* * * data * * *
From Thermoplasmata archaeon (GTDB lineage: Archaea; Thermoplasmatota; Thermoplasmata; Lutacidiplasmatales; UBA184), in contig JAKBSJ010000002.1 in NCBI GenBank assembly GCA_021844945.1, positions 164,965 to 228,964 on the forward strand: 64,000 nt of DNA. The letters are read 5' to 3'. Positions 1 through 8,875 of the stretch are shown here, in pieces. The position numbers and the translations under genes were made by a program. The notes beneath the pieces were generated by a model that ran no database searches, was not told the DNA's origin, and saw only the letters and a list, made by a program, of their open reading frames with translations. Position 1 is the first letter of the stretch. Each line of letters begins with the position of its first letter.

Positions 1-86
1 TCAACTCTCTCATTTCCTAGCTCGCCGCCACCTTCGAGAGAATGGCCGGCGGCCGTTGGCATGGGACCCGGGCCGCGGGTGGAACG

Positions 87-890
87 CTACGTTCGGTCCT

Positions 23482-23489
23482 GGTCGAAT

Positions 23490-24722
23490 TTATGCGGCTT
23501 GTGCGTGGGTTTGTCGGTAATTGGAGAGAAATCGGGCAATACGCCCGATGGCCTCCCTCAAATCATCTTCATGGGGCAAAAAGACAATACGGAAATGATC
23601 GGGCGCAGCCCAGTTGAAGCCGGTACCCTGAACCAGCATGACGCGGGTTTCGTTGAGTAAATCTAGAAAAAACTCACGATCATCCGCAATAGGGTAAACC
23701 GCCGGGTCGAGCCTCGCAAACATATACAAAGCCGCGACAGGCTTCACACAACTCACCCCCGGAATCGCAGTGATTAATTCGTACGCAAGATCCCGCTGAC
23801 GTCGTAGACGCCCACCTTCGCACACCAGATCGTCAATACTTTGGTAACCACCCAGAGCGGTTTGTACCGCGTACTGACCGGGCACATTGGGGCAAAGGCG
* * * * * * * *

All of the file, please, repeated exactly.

From Thermoplasmata archaeon (GTDB lineage: Archaea; Thermoplasmatota; Thermoplasmata; Lutacidiplasmatales; UBA184), in contig JAKBSJ010000002.1 in NCBI GenBank assembly GCA_021844945.1, positions 164,965 to 228,964 on the forward strand: 64,000 nt of DNA. The letters are read 5' to 3'. Positions 1 through 8,875 of the stretch are shown here, in pieces. The position numbers and the translations under genes were made by a program. The notes beneath the pieces were generated by a model that ran no database searches, was not told the DNA's origin, and saw only the letters and a list, made by a program, of their open reading frames with translations. Position 1 is the first letter of the stretch. Each line of letters begins with the position of its first letter.

Positions 1-86
1 TCAACTCTCTCATTTCCTAGCTCGCCGCCACCTTCGAGAGAATGGCCGGCGGCCGTTGGCATGGGACCCGGGCCGCGGGTGGAACG

Positions 87-890
87 CTACGTTCGGTCCT

Positions 23482-23489
23482 GGTCGAAT

Positions 23490-24722
23490 TTATGCGGCTT
23501 GTGCGTGGGTTTGTCGGTAATTGGAGAGAAATCGGGCAATACGCCCGATGGCCTCCCTCAAATCATCTTCATGGGGCAAAAAGACAATACGGAAATGATC
23601 GGGCGCAGCCCAGTTGAAGCCGGTACCCTGAACCAGCATGACGCGGGTTTCGTTGAGTAAATCTAGAAAAAACTCACGATCATCCGCAATAGGGTAAACC
23701 GCCGGGTCGAGCCTCGCAAACATATACAAAGCCGCGACAGGCTTCACACAACTCACCCCCGGAATCGCAGTGATTAATTCGTACGCAAGATCCCGCTGAC
23801 GTCGTAGACGCCCACCTTCGCACACCAGATCGTCAATACTTTGGTAACCACCCAGAGCGGTTTGTACCGCGTACTGACCGGGCACATTGGGGCAAAGGCG